In the second installation of this series I wanted to take a look at how the workers compensation system actually works. Tennessee is in the process of reforming their workers comp system. Gov. Haslam has signed a bill into legislation that will transfer all oversight of comp from the courts to a independent state agency. This will tighten up what is considered a work injury and also put boundaries and set up treatment guidelines. The law is expected to improve efficiency, provide benefits to the injured worker faster and also get them back into the workforce faster.
Workers comp varies from state to state as we all know. State laws and court decisions control what forms are used, how claims are handled, outcomes and settlements. According to the U.S. Chamber of Commerce in 2011 the average weekly benefit was $806.62. That is an increase of 3.09 percent from 2010.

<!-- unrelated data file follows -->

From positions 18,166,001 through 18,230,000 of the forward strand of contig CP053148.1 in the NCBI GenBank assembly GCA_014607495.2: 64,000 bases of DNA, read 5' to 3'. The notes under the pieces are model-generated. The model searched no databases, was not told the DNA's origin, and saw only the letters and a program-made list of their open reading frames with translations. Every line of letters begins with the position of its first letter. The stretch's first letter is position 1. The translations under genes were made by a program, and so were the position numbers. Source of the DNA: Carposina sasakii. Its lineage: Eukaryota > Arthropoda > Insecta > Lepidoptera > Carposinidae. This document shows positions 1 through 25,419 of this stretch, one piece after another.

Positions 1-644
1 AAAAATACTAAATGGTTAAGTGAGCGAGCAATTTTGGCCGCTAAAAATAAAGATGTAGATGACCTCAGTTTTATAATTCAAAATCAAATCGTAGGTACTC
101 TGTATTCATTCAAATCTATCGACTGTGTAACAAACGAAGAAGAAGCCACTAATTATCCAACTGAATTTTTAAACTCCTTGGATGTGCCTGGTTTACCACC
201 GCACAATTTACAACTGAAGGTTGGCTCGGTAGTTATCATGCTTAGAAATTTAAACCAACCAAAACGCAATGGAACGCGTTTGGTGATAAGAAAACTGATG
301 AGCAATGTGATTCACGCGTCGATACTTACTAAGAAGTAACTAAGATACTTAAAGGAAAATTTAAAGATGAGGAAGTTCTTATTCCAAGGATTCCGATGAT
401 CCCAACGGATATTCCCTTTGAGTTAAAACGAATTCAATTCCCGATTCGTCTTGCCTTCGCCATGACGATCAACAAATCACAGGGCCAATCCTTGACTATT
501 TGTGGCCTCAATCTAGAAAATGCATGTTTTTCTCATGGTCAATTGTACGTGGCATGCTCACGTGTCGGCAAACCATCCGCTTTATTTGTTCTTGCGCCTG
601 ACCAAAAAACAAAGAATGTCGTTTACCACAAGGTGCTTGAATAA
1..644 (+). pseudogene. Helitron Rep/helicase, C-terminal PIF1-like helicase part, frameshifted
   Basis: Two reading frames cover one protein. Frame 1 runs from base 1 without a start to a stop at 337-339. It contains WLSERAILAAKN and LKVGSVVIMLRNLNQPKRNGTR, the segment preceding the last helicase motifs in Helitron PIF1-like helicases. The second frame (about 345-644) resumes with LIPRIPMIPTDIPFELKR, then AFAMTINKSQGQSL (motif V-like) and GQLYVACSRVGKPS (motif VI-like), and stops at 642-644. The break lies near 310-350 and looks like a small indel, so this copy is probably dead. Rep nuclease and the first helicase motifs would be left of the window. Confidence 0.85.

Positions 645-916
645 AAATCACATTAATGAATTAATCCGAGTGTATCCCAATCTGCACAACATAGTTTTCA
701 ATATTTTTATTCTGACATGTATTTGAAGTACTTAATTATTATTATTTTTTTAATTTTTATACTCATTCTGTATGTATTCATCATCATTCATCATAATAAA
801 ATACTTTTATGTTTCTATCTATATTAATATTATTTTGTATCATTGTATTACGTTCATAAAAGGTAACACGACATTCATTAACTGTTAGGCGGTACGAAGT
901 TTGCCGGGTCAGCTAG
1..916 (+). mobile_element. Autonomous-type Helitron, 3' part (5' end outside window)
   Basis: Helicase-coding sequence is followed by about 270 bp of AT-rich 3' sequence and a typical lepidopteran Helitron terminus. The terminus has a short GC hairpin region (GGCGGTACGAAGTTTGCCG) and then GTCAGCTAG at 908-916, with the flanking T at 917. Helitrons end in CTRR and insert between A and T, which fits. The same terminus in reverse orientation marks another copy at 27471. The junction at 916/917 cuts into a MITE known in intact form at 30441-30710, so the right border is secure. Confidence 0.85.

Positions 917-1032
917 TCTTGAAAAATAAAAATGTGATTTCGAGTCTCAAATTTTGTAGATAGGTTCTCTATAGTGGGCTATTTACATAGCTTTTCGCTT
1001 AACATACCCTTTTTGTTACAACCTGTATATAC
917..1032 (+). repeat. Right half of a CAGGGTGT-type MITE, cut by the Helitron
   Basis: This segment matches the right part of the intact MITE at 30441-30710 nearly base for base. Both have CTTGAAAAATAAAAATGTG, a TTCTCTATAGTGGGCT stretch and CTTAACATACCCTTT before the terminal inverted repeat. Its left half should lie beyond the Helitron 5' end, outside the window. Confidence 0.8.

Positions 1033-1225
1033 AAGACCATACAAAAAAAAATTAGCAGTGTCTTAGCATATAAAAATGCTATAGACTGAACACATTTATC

Comp systems are run by each state, usually there is a board of commissioners who ensures that there is compliance met of every front. Accidents must be reported to the state and the insurer within a specific number of days. WC covers medical care and wage/time loss of an injured worker. To help control the amount that is spent on an injured worker states have implemented treatment guidelines which shows acceptable treatments for an injury and a fee schedule that shows what they will pay for treatment.
Most injuries are medical only claims, but when there is a significant injury in which considerable time is lost this will raise costs and consume many resources. We have seen an increase in medical spend with the increased use of narcotics and the cost of procedures and surgeries. We will get more into the cost of comp to employers and the rising cost of claims in the next part of this series.
Source: KansasCity.com, NCCI